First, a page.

Colton Herta, who today at Mid-Ohio scored his third IndyCar win and fourth pole position, says that hitting the right fuel number gave him an edge over his closely pursuing teammates, despite a hurried strategy call on tires.
Herta led 57 of the 75 laps in Mid-Ohio’s Race 2 in the Honda Indy 200, and the majority of laps in which he wasn’t P1 were a result of running behind two very off-strategy cars.
The 20-year-old, in his second year in the NTT IndyCar Series, led home Alexander Rossi and Ryan Hunter-Reay in an Andretti Autosport 1-2-3 – the team’s first podium sweep in 15 years – but he had to survive a restart on Firestone’s harder compound tires and also spend the final stint looking after the softer ‘reds’.
The vast majority of the field had pitted under the first full-course caution, which came on Lap 15 when Dalton Kellett spun his A.J. Foyt Racing-Chevy into the Turn 1 sandtrap. That obliged drivers to stretch their middle stint to the max fuel-wise (30 laps). While Rossi and Hunter-Reay switched to a second set of reds, Herta went for the harder black compound making his life tougher on the restart that would follow, since the harder compound Firestones take longer to get up to temperature. What saved him from being passed by the red-tired cars was having Scott Dixon between him and the Rossi/Hunter-Reay duo.
“I think… we probably made the wrong choice, but it really didn’t make that big of a difference because I think the blacks and reds were closer today for some reason than yesterday.
“We were actually in the Carousel [at the end of the track] when they called me to pit. They saw Dalton went off in Turn 1 so I had to shoot off really quickly, so we really had no chance to discuss what tire was going to be better.
“I think if we look back at it, it probably would have been a lot less stress if we were on reds, but I think once we got the blacks up to temperature, it really didn’t matter because I think we were fast enough to keep them behind. I was very happy that Dixon [also on blacks] was actually behind me… because I knew he was going to give [Rossi and Hunter-Reay] a really hard time, and I knew I had a little bit of an advantage on cold tires compared to him, based on how it seemed at the start.
“I think that, and where the restarts take place, it’s easy to kind of build up a little bit of a gap before you get into any of the passing zones. It gave me that little bit more confidence to push it in the corners and I could make a few mistakes on exit and still get away with it and not have the trouble of somebody breathing down my neck.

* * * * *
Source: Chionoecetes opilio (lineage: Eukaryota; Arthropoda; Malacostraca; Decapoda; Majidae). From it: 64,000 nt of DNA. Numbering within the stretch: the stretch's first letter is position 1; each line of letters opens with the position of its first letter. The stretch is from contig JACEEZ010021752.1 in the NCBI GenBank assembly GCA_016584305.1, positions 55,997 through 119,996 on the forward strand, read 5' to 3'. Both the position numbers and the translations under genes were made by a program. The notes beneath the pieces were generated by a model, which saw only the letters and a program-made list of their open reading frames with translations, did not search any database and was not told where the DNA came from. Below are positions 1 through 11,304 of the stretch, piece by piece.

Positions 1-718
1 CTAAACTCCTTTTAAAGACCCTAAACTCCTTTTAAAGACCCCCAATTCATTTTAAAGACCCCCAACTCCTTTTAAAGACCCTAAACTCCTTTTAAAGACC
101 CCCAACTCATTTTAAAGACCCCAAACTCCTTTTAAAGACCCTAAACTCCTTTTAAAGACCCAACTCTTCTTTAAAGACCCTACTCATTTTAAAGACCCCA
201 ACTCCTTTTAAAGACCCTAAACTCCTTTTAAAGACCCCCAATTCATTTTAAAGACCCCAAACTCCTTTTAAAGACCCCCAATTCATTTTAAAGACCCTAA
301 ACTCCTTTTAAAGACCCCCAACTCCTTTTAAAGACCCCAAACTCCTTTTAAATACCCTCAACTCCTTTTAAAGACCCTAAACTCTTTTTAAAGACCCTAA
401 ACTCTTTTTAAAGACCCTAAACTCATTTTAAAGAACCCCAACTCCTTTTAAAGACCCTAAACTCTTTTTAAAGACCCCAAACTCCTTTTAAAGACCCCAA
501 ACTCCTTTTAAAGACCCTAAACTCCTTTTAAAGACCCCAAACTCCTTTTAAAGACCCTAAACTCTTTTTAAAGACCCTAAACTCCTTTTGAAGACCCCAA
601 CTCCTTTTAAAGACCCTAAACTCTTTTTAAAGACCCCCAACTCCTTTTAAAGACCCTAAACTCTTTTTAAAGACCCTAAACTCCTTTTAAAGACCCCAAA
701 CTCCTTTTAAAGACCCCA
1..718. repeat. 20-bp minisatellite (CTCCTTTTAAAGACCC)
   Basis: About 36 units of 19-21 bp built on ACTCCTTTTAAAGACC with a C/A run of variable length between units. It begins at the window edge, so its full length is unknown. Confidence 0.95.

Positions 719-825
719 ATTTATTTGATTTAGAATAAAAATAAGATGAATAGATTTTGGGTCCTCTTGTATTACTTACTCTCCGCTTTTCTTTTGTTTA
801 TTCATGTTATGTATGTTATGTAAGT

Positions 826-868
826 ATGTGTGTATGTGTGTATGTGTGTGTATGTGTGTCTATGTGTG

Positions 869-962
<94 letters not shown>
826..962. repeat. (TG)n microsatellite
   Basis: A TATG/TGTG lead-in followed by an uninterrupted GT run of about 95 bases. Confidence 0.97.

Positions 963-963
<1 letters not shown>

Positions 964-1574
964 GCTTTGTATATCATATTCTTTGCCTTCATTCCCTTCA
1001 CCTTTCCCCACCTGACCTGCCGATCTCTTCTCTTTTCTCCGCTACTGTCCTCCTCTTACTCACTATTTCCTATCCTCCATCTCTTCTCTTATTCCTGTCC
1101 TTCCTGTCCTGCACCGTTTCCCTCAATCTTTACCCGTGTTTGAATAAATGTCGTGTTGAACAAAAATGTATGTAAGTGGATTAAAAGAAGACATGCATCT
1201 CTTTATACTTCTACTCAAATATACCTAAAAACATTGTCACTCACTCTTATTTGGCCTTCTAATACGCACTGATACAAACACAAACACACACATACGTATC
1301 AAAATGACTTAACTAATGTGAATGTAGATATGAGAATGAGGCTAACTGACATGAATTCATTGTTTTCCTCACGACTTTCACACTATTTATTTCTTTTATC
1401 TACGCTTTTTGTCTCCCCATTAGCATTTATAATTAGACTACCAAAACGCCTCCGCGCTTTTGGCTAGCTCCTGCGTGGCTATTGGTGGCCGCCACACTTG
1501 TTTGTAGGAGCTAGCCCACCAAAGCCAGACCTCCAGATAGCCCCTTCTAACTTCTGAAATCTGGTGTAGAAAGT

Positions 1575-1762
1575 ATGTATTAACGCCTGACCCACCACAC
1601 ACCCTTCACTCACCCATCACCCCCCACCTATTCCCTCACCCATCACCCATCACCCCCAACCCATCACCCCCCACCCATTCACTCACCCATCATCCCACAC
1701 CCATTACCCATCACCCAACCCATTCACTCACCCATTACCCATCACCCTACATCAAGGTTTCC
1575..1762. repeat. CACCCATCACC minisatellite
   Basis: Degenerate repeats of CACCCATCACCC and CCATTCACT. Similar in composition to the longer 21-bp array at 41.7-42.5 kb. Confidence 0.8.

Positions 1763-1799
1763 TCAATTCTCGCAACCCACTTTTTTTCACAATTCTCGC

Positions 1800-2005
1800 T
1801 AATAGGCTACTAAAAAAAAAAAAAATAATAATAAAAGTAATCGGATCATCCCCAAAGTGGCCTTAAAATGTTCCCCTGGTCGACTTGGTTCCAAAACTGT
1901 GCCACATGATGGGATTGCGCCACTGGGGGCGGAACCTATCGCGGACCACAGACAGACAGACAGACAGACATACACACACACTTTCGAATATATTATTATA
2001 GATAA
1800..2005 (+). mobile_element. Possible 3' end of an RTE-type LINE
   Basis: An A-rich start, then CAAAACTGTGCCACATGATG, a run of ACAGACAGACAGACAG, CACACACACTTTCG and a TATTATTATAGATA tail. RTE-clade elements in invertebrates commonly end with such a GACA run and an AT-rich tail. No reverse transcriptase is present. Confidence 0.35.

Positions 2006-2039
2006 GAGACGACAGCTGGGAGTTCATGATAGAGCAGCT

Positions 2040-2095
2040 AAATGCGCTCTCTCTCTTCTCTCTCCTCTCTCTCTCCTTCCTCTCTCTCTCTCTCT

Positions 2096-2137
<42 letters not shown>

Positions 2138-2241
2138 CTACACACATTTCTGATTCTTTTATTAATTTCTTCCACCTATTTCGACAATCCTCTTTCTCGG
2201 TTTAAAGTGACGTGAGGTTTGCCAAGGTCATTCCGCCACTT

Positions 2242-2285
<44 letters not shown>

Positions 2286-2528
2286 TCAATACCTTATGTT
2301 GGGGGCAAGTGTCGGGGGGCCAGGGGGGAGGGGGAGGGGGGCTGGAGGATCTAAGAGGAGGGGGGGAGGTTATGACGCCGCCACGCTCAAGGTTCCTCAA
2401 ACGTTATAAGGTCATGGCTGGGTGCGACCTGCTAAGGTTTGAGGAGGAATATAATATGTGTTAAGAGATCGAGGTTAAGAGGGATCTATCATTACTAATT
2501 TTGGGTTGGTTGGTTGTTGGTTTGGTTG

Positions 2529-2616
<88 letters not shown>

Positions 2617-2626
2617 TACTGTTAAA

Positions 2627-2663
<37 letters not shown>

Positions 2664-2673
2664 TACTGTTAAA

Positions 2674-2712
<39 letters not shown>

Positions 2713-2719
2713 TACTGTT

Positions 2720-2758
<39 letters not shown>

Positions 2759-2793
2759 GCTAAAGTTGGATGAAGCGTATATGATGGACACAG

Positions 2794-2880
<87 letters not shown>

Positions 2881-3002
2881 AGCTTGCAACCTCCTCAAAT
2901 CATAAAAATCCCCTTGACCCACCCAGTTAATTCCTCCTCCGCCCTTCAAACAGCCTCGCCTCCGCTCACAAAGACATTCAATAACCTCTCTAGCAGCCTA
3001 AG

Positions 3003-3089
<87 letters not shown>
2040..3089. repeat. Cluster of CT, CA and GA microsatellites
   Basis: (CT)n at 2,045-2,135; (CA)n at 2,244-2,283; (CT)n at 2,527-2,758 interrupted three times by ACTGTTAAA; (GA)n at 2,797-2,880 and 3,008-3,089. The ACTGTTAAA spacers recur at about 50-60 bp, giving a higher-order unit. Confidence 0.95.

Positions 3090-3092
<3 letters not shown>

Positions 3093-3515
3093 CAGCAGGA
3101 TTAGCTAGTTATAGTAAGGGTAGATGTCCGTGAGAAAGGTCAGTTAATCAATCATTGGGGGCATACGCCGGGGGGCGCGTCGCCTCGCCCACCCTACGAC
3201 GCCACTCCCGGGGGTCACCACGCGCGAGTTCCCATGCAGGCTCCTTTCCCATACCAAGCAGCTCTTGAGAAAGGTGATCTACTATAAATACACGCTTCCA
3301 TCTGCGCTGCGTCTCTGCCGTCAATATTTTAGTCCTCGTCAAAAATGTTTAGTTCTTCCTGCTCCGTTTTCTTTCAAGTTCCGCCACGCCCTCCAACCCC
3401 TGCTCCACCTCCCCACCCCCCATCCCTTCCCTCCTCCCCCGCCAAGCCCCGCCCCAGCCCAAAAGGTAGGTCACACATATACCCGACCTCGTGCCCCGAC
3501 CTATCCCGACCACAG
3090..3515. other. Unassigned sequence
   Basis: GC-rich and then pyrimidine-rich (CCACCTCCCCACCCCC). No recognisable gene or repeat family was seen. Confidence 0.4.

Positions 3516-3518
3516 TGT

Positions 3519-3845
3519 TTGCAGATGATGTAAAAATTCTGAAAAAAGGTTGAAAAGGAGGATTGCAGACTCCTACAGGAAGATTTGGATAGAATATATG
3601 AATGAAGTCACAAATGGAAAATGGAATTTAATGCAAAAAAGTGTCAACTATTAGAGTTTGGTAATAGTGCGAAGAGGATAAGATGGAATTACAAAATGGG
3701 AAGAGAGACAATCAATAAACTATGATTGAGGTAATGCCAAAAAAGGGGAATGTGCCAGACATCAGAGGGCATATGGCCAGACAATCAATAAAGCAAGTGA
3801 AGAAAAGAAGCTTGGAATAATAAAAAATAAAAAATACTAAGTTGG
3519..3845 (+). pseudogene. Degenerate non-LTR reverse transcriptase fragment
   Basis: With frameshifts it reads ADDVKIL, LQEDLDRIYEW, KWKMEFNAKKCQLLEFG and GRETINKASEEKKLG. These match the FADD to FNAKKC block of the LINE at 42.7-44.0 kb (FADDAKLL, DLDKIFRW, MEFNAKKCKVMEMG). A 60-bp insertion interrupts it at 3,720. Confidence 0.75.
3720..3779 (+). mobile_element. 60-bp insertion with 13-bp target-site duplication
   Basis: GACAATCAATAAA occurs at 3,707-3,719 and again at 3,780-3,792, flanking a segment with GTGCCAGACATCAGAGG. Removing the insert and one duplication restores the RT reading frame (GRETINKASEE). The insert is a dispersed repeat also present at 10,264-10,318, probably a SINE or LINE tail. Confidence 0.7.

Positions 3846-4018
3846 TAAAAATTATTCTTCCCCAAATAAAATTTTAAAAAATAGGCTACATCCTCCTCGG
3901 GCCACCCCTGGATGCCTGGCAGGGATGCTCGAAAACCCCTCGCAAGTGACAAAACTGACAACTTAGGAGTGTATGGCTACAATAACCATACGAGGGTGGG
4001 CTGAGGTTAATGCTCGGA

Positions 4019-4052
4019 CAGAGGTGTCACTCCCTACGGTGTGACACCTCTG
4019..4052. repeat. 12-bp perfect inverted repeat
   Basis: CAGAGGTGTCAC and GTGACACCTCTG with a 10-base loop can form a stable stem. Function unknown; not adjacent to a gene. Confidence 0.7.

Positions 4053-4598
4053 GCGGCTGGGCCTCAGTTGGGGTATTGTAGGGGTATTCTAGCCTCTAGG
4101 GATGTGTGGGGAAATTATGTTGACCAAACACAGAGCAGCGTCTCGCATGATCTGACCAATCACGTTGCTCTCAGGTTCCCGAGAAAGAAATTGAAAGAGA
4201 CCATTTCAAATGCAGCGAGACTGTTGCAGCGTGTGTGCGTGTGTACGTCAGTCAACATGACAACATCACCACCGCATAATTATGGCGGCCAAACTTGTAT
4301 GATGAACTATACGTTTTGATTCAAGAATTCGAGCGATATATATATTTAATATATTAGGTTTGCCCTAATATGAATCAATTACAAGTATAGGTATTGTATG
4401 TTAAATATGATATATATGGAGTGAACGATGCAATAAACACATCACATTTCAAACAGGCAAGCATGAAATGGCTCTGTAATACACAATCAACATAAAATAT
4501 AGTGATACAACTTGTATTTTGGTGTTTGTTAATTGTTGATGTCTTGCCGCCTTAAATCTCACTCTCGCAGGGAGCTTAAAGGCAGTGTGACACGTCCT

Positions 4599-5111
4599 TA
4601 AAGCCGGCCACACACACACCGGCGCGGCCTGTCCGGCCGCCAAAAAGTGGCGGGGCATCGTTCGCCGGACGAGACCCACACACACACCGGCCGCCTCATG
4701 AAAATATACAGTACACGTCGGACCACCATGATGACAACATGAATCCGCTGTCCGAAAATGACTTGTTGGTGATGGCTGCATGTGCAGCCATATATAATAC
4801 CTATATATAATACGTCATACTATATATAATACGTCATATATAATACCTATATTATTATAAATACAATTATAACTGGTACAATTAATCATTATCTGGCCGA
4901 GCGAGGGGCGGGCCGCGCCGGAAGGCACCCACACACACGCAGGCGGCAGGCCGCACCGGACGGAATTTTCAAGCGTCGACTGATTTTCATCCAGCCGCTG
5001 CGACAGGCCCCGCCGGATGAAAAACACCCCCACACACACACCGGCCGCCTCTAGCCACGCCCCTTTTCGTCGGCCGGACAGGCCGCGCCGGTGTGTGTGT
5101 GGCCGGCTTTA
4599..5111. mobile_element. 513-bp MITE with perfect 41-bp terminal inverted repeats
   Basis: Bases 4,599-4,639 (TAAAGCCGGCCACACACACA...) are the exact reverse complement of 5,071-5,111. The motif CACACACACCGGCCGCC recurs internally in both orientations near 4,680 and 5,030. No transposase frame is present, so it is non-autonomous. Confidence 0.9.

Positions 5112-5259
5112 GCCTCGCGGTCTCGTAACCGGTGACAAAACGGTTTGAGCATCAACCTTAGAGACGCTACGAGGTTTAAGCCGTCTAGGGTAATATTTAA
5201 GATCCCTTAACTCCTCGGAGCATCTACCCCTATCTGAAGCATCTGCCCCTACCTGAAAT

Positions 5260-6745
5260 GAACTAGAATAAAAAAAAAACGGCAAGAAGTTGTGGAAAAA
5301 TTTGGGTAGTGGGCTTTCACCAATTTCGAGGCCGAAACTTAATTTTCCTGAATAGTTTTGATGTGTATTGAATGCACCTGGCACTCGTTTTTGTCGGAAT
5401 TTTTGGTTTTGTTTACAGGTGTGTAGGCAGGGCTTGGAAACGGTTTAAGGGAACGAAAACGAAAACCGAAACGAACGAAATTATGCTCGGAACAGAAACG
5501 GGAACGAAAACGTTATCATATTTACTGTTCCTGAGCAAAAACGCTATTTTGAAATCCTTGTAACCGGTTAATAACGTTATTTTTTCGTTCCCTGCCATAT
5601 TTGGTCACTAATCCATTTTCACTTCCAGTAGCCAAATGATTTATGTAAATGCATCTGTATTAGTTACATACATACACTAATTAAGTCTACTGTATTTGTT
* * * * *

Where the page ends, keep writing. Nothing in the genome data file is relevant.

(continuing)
“I think if Rossi and Hunter-Reay [both on softs] were right behind me, they probably would have gotten me, but I think having that buffer in Scott really made the difference.”
Dixon would soon spin off, but by then Herta’s tires were up to temperature, so once off-strategy Takuma Sato and Marco Andretti were out of his way, Herta was able to keep Rossi at arm’s length through the second stint while also sticking rigidly to a fuel consumption number. Rossi, whose reds went off, pitted on Lap 45 for hard tires, as soon as the final pit window opened, whereas Herta (and Hunter-Reay) eked out their fuel a lap longer before stopping – Herta for reds, Hunter-Reay for blacks.
Rossi’s tactics worked in that he remained just ahead of Hunter-Reay, but he could do nothing about Herta up front, and by pitting one lap earlier, he had less fuel to try and close the gap to Herta in front by using push-to-pass boost. His only hope was that Herta would make an error or use up his reds too fast. Instead, the youngster judged his tire life to perfection and came home the winner.
“Obviously we had stopped very early [first stop] so we were able to hit a bigger fuel number in the second stint,” Herta reflected. “I think that really made the difference because we were able to hit that fuel number and not really worry about the cars behind. We could control the pace. Yeah, they couldn’t really get close to us…
“I think we made a great call to kind of overcut Rossi a little bit. We were able to save the fuel to go one lap longer than, and the tires held on. I think it was a little bit closer than it should have been on that out-lap because I accidentally hit the pit lane speed limit coming out of the Keyhole [Turn 2] for the second day in a row. Did it to Scott yesterday and he ran into the back of me and then did it today and almost lost a spot. We’ve definitely got to figure something out so I’m not doing that!”
Herta has moved up to fourth in the points standings, only 11 behind former Indy Lights teammate Pato O’Ward with three races to go.
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